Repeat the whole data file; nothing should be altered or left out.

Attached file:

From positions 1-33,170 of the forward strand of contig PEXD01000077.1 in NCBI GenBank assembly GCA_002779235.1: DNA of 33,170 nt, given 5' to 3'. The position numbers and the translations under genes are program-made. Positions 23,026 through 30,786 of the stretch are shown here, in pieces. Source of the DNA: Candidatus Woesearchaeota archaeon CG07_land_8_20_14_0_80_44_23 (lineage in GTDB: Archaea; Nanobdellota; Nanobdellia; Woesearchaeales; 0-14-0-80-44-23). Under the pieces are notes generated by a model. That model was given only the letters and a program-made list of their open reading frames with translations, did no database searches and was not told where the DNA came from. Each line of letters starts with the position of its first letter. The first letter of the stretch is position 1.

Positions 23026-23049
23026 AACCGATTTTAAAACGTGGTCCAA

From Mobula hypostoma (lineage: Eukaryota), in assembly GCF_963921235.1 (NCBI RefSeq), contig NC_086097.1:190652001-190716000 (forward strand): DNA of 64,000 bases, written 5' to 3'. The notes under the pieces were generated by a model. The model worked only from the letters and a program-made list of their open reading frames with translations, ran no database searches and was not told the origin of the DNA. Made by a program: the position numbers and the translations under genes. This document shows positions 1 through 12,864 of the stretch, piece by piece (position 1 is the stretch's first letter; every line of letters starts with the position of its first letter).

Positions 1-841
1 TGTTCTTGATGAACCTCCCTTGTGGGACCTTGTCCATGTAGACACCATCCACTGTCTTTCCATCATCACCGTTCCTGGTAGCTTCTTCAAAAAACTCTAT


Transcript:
From positions 1-33,170 of the forward strand of contig PEXD01000077.1 in NCBI GenBank assembly GCA_002779235.1: DNA of 33,170 nt, given 5' to 3'. The position numbers and the translations under genes are program-made. Positions 23,026 through 30,786 of the stretch are shown here, in pieces. Source of the DNA: Candidatus Woesearchaeota archaeon CG07_land_8_20_14_0_80_44_23 (lineage in GTDB: Archaea; Nanobdellota; Nanobdellia; Woesearchaeales; 0-14-0-80-44-23). Under the pieces are notes generated by a model. That model was given only the letters and a program-made list of their open reading frames with translations, did no database searches and was not told where the DNA came from. Each line of letters starts with the position of its first letter. The first letter of the stretch is position 1.

Positions 23026-23049
23026 AACCGATTTTAAAACGTGGTCCAA

From Mobula hypostoma (lineage: Eukaryota), in assembly GCF_963921235.1 (NCBI RefSeq), contig NC_086097.1:190652001-190716000 (forward strand): DNA of 64,000 bases, written 5' to 3'. The notes under the pieces were generated by a model. The model worked only from the letters and a program-made list of their open reading frames with translations, ran no database searches and was not told the origin of the DNA. Made by a program: the position numbers and the translations under genes. This document shows positions 1 through 12,864 of the stretch, piece by piece (position 1 is the stretch's first letter; every line of letters starts with the position of its first letter).

Positions 1-841
1 TGTTCTTGATGAACCTCCCTTGTGGGACCTTGTCCATGTAGACACCATCCACTGTCTTTCCATCATCACCGTTCCTGGTAGCTTCTTCAAAAAACTCTAT